Liberty Just in Case

A Dialogue for the September 12th World


Posted by zaphriel on April 10, 2006

Muddying the waters and diluting the issue.


More Immigrants Take to Streets to Protest Proposed Laws

ATLANTA — Thousands of demonstrators wearing white T-shirts and waving signs and American flags filled the streets of an immigrant neighborhood Monday for the first of dozens of marches planned in a national day of action billed as a “campaign for immigrants’ dignity.”

The two-mile Atlanta march was in support of immigrant rights nationally as well as in protest of state legislation awaiting Gov. Sonny Perdue’s signature. If signed, it would require that adults seeking many state-administered benefits prove they are in the country legally.

Imagine that, giving services only to those that qualify…

0324immig2.jpgBeyond that, the issue here is not about LEGAL IMMIGRATION. We have a process in place. But as with all liberal causes they turn it into a race issue, using the big words…


Twisted thoughts and words, calling to action, and spreading fear among those that are here legally, saying they and their families can be deported (false). This issue, at it’s roots, has nothing to do with LEGAL immigration and everything to do with having a porous border that allows for the vast ILLEGAL IMMIGRATION problem we already have. And to prove the point for us, local advocate groups are planning a walkout…

Workers to walk out over immigration

Hundreds of Northern Nevadans are expected to participate Monday in the National Day of Action for Immigrant Justice, showing the economic impact immigrants have on the state.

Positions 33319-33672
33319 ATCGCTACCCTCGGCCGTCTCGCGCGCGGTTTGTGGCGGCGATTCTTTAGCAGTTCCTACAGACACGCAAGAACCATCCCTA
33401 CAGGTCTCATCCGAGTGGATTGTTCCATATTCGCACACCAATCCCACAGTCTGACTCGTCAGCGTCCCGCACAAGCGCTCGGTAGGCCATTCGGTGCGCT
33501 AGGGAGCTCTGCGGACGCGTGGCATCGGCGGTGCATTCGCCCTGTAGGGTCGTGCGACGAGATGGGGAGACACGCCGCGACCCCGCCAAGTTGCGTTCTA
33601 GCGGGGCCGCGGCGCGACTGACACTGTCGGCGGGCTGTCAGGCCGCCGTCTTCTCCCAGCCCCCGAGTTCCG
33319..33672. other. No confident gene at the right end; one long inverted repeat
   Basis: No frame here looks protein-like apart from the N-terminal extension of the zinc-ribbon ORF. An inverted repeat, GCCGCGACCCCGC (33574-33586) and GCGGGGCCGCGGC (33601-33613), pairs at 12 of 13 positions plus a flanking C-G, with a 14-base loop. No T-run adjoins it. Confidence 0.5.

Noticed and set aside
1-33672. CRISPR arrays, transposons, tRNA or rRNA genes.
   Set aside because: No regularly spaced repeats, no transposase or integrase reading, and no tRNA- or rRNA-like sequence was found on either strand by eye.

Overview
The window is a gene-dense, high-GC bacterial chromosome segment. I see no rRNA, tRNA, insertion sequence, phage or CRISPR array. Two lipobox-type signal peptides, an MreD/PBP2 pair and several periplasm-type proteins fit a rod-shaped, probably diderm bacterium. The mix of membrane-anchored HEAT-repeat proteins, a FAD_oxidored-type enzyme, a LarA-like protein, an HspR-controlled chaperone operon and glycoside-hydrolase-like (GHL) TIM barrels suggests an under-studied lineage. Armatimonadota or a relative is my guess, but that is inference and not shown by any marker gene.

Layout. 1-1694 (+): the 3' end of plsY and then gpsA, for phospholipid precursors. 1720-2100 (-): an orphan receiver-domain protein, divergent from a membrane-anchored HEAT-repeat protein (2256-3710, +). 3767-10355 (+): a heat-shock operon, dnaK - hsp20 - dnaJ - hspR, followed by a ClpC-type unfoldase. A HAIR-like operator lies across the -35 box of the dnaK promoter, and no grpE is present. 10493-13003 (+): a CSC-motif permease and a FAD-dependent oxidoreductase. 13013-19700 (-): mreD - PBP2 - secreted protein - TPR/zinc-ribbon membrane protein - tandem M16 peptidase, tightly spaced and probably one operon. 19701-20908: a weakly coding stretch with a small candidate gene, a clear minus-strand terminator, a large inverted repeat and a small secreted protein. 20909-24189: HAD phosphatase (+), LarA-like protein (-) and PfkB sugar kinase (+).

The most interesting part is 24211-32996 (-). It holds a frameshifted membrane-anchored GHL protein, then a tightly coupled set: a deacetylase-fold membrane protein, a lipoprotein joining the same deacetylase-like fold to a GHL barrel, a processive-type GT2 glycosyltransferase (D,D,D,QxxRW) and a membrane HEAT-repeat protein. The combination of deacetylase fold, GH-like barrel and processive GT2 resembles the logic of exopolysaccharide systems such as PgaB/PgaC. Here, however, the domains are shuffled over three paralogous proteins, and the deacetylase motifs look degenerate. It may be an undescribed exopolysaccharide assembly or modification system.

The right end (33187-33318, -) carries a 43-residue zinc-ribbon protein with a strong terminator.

Students, community organizations, religious groups and members of labor unions are planning to walk Monday morning from the University of Nevada, Reno and Miguel Ribera Park to Bruce R. Thompson U.S. Court House and Federal Building.

Casinos are unsure how many employees will take part, but some said widespread participation could hamper business.

Nothing like adding fuel to the fire by pointing out how widespread the problems really are.

There is a legal immigration process, we welcome immigrants. I even welcome “guest workers”, but having an uncontrolled, un-accounted for border, is both dangerous and irresponsible.

We need to address the real issues here and stop bickering over “how much amnesty” to give. Enforce the Laws, and Secure our Borders. Why is this a hard thing to do?

2 Responses to “Inmigración”

  1. Gayle said


    I agree 100%. And I’d like to add one more paradoxical(that is a word, right? Don’t have my dictionary handy!) thought here. How can you say that you have embraced a country-that you want to live in that country and be a productive member of it’s society-when, by the very act of entering that country, you have broken one of its laws? Not a very good start toward citizenship. If you want to be a part of a society, then you must adhere to its laws, even if you feel some of them are unfair.

    I am not racist toward immigrants. I can understand, fully, their desire to come to this country to find jobs and to make a better life for themselves. I dealt with many immigrants, both legal and illegal as a social services worker. But we do have legal immigration and it should be used, as well as the laws being upheld on illegal immigration.

    As a citizen who was born in this country and whose family has lived here for generations, I cannot break the law without paying the price. Anyone who wishes to become a citizen should be willing to be held to the same standards.

  2. Matthew said

    It should also be noted that I advocate easier immigration laws too. I am much more worried about knowing about and tracking non-citizen individuals than I am about them taking work. They are only doing what we all want to do, better ourselves. I am much more worried about a failed immigration standard and porous border.

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